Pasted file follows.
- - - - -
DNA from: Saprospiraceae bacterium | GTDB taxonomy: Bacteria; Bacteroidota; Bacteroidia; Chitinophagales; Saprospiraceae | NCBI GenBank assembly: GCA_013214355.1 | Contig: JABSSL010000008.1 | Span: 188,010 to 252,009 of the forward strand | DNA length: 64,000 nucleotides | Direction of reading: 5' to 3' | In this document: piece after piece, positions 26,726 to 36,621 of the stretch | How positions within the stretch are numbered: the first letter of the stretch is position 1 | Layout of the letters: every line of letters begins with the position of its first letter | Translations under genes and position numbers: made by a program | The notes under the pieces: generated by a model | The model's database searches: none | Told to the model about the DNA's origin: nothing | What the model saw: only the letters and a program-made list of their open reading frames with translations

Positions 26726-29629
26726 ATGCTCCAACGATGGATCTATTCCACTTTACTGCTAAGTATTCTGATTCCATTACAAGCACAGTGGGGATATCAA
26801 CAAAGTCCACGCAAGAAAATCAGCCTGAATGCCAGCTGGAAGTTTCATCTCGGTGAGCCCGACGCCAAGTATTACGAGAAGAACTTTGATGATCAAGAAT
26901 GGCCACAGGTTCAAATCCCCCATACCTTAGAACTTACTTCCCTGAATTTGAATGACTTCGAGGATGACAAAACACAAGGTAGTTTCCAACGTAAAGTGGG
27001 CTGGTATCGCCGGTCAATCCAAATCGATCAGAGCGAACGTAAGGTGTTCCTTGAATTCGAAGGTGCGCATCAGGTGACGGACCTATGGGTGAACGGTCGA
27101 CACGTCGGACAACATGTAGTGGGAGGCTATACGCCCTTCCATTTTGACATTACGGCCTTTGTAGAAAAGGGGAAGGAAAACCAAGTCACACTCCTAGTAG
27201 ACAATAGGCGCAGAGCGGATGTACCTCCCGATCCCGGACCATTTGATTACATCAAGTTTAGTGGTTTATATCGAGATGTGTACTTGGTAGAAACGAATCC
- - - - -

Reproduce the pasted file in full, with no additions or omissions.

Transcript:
DNA from: Saprospiraceae bacterium | GTDB taxonomy: Bacteria; Bacteroidota; Bacteroidia; Chitinophagales; Saprospiraceae | NCBI GenBank assembly: GCA_013214355.1 | Contig: JABSSL010000008.1 | Span: 188,010 to 252,009 of the forward strand | DNA length: 64,000 nucleotides | Direction of reading: 5' to 3' | In this document: piece after piece, positions 26,726 to 36,621 of the stretch | How positions within the stretch are numbered: the first letter of the stretch is position 1 | Layout of the letters: every line of letters begins with the position of its first letter | Translations under genes and position numbers: made by a program | The notes under the pieces: generated by a model | The model's database searches: none | Told to the model about the DNA's origin: nothing | What the model saw: only the letters and a program-made list of their open reading frames with translations

Positions 26726-29629
26726 ATGCTCCAACGATGGATCTATTCCACTTTACTGCTAAGTATTCTGATTCCATTACAAGCACAGTGGGGATATCAA
26801 CAAAGTCCACGCAAGAAAATCAGCCTGAATGCCAGCTGGAAGTTTCATCTCGGTGAGCCCGACGCCAAGTATTACGAGAAGAACTTTGATGATCAAGAAT
26901 GGCCACAGGTTCAAATCCCCCATACCTTAGAACTTACTTCCCTGAATTTGAATGACTTCGAGGATGACAAAACACAAGGTAGTTTCCAACGTAAAGTGGG
27001 CTGGTATCGCCGGTCAATCCAAATCGATCAGAGCGAACGTAAGGTGTTCCTTGAATTCGAAGGTGCGCATCAGGTGACGGACCTATGGGTGAACGGTCGA
27101 CACGTCGGACAACATGTAGTGGGAGGCTATACGCCCTTCCATTTTGACATTACGGCCTTTGTAGAAAAGGGGAAGGAAAACCAAGTCACACTCCTAGTAG
27201 ACAATAGGCGCAGAGCGGATGTACCTCCCGATCCCGGACCATTTGATTACATCAAGTTTAGTGGTTTATATCGAGATGTGTACTTGGTAGAAACGAATCC